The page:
Friday, December 1, 2017

Costco or Target - you decide

What an interesting decision. A lot of bloggers have recently weighed in on this conundrum.  I applied my Dividend Machine fundamentals to help decide which is the better stock for me.    But frankly that analysis made the decision no easier.  I will post the Dividend Machine data comparison at the end of this post.    

Business Model Differentiation

These two retailers differentiate their business by their business model.  Target is dependent on profit margins which are 3.8% right now.  Costco also has positive profit margins at 2.08% but Costco uses membership fees to fill their coffers. In 2016 COST pulled in $2.6 billion in membership fees.  These fees help to smooth out their revenue stream.  

Target, on the other hand, is totally dependent on making money through margins.  Target must make money on their merchandise and they are pretty good at it.  However, their sales are not growing.

For me, the real question is a trade off surrounding yield, revenue trends and value.

Dividend Yield

Dividend Yield would seem to be straight forward.  On first inspection, Target (TGT) wins with a yield of 4.38% versus Costco’s (COST) 1.09%.   However, over the past five years Costco has delivered three special dividends that are substantial.   

Will COST be able to continue this trend of special dividends?   If they do continue to accumulate cash and share it with investors through special dividends, their meager regular dividend yield looks more tolerable.

Take a look at Costco's and Target's quarterly cash & equivalents for the past 5 quarters.


Both stocks have increasing amounts of cash on their balance sheet. If you are paying for cash, you can see why COST is so much more expensive than TGT.

Revenue trends

Over the past few years, I have been using revenue trends prominently when working my income portfolio.   Sales drive revenues which drive the cash flow needed to pay dividends.   

A lot can happen on the way from revenue collection to dividend payout but without revenue, nothing will flow to the investor.  The table below presents a comparison of TGT and COST revenues.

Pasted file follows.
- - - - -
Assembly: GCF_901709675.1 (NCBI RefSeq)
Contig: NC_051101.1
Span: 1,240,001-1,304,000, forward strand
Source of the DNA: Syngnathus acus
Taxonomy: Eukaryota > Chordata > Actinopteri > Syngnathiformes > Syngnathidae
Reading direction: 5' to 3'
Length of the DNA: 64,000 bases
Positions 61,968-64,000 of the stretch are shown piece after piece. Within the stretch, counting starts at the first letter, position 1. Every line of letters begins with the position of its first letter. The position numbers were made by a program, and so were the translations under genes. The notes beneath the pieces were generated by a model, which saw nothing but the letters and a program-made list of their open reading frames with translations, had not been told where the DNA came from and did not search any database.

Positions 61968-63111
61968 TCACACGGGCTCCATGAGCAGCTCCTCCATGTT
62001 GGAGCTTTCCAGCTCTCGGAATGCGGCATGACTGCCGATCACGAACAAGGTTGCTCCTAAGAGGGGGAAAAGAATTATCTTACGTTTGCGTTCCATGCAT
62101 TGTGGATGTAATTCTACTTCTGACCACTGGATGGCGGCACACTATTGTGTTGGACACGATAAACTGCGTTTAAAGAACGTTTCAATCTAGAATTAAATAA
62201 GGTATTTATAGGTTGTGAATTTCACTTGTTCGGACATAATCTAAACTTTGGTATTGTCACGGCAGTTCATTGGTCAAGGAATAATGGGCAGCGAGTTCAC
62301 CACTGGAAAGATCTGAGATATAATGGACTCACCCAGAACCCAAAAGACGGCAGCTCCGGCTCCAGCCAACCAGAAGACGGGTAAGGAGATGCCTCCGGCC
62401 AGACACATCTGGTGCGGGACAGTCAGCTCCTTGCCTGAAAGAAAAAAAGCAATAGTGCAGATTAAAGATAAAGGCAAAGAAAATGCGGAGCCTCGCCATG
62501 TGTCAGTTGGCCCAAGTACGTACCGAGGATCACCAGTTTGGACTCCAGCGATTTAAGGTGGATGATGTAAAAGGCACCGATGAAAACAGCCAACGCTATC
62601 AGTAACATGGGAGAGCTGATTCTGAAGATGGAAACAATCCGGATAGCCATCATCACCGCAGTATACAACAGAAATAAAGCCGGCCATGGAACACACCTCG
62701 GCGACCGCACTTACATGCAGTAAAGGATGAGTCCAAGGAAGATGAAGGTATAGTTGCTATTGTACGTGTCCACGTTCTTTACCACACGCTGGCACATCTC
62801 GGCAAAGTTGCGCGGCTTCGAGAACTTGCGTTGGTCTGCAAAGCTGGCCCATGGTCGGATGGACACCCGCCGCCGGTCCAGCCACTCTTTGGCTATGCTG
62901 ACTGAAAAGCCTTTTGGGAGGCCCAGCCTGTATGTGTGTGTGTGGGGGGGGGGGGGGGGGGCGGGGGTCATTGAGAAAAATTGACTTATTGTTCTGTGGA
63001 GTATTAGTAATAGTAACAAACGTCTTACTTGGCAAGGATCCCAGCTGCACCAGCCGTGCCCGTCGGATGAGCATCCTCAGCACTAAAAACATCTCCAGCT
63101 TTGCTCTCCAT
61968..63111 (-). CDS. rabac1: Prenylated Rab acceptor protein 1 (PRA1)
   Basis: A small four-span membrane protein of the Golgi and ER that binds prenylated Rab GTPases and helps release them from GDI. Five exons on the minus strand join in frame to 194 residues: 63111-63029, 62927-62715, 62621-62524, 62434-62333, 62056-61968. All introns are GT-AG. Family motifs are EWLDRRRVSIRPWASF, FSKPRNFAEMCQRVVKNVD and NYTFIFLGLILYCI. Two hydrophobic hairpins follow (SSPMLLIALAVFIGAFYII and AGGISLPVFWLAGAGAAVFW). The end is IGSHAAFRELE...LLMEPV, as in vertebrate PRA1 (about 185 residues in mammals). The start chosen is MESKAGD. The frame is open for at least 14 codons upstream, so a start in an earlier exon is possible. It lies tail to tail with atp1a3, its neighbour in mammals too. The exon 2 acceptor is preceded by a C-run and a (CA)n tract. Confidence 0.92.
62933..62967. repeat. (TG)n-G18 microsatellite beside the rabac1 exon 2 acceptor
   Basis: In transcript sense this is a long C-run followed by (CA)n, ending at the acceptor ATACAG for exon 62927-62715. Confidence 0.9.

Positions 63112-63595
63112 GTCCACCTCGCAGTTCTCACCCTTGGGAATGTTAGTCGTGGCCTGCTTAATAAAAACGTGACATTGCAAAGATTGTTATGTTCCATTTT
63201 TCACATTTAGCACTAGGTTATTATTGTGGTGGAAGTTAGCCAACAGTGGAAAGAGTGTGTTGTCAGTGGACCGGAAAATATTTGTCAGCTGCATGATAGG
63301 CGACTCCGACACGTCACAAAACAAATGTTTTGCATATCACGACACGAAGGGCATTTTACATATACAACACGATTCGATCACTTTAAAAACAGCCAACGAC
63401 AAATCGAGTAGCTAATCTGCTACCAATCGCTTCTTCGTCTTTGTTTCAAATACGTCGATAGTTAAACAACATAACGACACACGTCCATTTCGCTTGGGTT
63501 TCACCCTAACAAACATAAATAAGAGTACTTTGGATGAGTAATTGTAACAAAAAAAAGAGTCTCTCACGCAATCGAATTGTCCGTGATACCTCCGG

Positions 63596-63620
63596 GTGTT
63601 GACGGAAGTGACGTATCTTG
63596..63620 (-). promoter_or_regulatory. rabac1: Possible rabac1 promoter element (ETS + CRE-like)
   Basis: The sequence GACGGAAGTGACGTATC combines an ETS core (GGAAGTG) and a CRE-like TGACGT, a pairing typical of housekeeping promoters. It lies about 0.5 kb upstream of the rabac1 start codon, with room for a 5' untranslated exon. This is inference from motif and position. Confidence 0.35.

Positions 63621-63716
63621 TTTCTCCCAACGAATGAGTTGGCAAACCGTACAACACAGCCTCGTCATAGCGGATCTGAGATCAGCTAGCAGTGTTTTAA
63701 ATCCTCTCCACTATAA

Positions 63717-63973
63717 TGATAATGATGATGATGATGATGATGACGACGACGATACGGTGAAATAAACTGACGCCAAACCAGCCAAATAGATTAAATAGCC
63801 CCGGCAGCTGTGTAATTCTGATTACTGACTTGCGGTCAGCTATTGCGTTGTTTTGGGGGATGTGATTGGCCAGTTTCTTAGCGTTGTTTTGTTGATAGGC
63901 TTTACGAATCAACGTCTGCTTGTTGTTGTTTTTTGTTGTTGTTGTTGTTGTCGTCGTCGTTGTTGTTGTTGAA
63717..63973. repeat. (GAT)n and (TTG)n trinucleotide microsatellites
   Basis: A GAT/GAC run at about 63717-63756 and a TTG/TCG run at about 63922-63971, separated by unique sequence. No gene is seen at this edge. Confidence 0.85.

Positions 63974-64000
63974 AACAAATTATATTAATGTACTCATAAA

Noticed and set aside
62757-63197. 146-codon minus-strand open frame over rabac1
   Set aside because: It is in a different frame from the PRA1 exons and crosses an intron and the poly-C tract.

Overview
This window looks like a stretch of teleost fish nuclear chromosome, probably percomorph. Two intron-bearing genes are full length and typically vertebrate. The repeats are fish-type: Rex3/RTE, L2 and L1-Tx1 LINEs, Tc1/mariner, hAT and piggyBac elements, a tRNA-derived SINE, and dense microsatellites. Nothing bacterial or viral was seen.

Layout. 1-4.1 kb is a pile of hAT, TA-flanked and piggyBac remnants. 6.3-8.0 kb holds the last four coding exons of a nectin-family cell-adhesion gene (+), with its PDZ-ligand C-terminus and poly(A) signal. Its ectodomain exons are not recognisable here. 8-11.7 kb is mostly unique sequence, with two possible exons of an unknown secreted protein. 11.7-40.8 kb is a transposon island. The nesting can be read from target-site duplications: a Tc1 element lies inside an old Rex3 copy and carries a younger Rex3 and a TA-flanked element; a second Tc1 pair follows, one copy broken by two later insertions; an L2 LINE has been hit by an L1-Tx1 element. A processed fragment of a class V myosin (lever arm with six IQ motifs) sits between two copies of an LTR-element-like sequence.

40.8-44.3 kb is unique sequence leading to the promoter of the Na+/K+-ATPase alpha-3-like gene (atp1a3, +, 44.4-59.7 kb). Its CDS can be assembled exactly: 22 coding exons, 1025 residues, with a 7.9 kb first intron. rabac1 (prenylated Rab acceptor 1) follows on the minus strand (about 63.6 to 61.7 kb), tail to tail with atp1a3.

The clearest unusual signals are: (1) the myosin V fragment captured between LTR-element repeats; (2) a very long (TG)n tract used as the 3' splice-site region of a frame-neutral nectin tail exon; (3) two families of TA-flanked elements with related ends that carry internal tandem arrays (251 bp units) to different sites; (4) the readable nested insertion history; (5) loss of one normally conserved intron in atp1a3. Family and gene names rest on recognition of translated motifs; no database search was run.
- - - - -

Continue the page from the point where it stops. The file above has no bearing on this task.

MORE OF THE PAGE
Clearly COST is the winner on this metric.  If this kind of revenue growth continues, future special dividends just maybe in the works.   TGT, on the other hand has stagnant revenues more like Walmart (WMT.)   However, you pay dearly for that revenue growth and that is where valuation comes into play.


Costco is expensive.  COST is up today based on recent earnings and a euphoric market.  COST sports a P/E ratio (price to earnings ratio) of 30.   Whereas, Target is considered cheap.  Target (TGT) interestingly is down today.  Current P/E ratio is 13.  This is quite a difference.   If COST has a bad quarter, the stock could take quite a hit.   However, without revenue growth, we are not going to see TGT stock price increase without some other catalyst.

The table below shows a few additional measures to take into consideration when looking at value. 

The metrics that stand out are Book Value and Peg Ratio.   Investopedia is the source of this definition of Book Value:  " It serves as the total value of the company's assets that shareholders would theoretically receive if a company were liquidated."

Target's book value as related to the cost of each share of stock ($60.91) is better than Costco's book value based on a share price of $183.45. is the source of this definition of PEG ratio:  "The PEG ratio is the Price Earnings ratio divided by the growth rate. The forecasted growth rate (based on the consensus of professional analysts) and the forecasted earnings over the next 12 months are used to calculate the PEG." Learn More

A low PEG ratio may indicate a stock is undervalued and higher PEG ratio can suggest over value.  To me, I am still confused as to which stock is better.

Debt to Equity Ratio

Readers of my blog know I place a lot of emphasis on balance sheet and I find D/E ratio one of the easier measures for ordinary investors to find and to understand.   Neither stock’s D/E is onerous like Home Depot’s D/E ratio of 12, but one is better than the other.

Industry average D/E ratio is .54.  Costco carries a D/E ratio of .61.  Target’s D/E ratio is 1.01.  Both stocks have the cash flow necessary to meet their obligations with neither company in danger of going belly up due to too much debt.

Dividend Machine Fundamentals Table

My Take

So here we are having to decide to buy an expensive low yield stock with the potential to deliver a big income payday or to buy a high yielding, cheap, slow growth stock (value trap.)    I am going to buy both, but I may wait for COST to correct after today’s significant rally.  Target has calls that will return 11% if called away so I will wade in with that strategy. 

Only you can decide what works for you.  I am an income investor and I like to be paid to wait.  I also like to juice my income with covered calls.  Oddly, the usual technique of selling calls to boost income is available on the faster growing, lower yielding stock.  That is not the case with COST versus TGT.  But again, nothing about this seems to be normal.

M* MoneyMadam

Disclosure:  Long TGT with calls:  expect to buy COST 

Posting note:  Bought TGT at $59.50 and sold January $62.50 call for $1.50.